Doug died at his home in Seattle Feb. 18, 2023, after complications from a fall during a rare ice storm.
Doug came to Princeton following in the footsteps of brother John ’65, father John ’35, and grandfather Franklin Travis 1909. He spent sophomore year traveling the world and graduated in 1968, magna cum laude in architecture. He was in Charter Club, played freshman lacrosse, founded the Student Art Agency, and was active in the National Association of Student Architects and Planners. He roomed with Stewart Marr, Nick Adamson, and John Bitner.
Doug worked for VISTA for two years, completed a master’s degree in architecture at Princeton in 1972, and was an architect and urban planner for the city of Trenton. In 1974, he designed one of the country’s first Trombe wall homes (on Pine Street in Princeton), then formed a firm that pioneered passive solar buildings. He co-founded the national passive solar movement and the Congress for the New Urbanism.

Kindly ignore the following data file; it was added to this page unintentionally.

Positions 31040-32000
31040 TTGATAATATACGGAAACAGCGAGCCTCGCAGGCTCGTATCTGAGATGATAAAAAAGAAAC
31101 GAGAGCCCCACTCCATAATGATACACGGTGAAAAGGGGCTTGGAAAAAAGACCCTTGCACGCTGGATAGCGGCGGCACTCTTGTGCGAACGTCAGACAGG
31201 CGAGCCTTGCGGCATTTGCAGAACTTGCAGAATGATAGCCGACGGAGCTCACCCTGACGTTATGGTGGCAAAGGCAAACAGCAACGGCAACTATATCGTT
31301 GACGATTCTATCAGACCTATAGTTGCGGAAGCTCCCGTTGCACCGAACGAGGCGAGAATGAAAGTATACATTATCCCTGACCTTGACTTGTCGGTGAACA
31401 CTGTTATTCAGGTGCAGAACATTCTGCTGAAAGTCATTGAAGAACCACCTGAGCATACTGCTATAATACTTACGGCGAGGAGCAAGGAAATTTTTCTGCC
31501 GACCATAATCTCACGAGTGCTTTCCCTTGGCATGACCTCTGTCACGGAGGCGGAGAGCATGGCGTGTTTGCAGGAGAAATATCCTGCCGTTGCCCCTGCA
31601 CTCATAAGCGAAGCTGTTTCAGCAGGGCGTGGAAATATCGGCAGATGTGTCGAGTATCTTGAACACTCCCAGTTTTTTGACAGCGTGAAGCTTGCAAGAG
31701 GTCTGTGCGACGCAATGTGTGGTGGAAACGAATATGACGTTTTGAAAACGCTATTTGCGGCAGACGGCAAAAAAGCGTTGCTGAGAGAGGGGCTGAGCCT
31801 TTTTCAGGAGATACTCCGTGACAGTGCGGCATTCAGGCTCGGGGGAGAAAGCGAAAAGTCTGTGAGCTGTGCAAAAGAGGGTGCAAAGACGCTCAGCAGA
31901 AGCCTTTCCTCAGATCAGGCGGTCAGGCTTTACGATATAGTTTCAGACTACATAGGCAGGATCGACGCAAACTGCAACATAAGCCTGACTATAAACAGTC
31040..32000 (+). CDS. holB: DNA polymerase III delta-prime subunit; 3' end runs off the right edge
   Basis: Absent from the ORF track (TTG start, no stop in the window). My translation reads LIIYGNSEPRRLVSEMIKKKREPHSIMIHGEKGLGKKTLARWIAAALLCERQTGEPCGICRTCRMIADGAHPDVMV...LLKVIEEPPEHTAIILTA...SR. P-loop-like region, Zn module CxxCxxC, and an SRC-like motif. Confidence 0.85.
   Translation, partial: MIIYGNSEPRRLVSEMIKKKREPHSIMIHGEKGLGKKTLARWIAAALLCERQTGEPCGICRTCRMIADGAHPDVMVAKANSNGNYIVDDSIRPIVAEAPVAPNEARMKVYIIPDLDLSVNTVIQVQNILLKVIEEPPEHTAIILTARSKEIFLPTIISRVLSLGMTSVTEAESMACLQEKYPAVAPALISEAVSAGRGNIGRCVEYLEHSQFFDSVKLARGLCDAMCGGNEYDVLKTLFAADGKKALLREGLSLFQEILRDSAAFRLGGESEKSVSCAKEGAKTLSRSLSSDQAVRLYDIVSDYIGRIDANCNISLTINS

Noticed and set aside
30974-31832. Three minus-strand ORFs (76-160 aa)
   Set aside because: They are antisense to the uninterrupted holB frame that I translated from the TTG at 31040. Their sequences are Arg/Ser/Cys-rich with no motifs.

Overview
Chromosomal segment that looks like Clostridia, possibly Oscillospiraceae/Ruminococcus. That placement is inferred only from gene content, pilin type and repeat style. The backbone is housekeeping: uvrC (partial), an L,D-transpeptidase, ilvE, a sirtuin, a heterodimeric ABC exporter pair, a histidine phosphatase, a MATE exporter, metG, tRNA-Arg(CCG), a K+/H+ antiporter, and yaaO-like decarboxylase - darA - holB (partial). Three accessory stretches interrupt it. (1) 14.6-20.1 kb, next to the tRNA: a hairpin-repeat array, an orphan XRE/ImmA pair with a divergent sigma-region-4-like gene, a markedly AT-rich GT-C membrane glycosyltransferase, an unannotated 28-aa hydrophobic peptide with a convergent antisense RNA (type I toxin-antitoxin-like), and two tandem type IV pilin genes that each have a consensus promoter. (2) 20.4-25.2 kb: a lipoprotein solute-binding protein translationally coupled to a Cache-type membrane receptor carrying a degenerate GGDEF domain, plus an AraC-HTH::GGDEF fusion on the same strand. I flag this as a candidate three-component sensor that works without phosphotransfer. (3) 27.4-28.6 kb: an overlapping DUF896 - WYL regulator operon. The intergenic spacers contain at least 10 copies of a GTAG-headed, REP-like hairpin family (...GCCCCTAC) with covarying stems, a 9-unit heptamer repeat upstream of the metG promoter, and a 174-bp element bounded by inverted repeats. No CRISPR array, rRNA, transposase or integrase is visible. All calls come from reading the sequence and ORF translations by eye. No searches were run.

In 1985, Doug became a professor and chair of the department of architecture at the University of Washington. In 1998, he was appointed dean of the Taubman College of Architecture and Urban Planning at the University of Michigan. He received the AIA/ACSA Topaz Medallion for Excellence in Architectural Education, edited four books, and wrote four more, the last of which was The Urban Fix: Resilient Cities in the War Against Climate Change, Heat Islands, and Overpopulation.
In 2020, Doug moved back to Seattle. He was a Tibetan Buddhist and attended the Episcopal Church of the Epiphany in Seattle.
Doug is survived by his wife, Kathleen Nolan; his children Casey Kelbaugh and Tess MacDonald; grandchildren Ramsey and Nell; sister Molly Druck; and former wife Meg Ryan.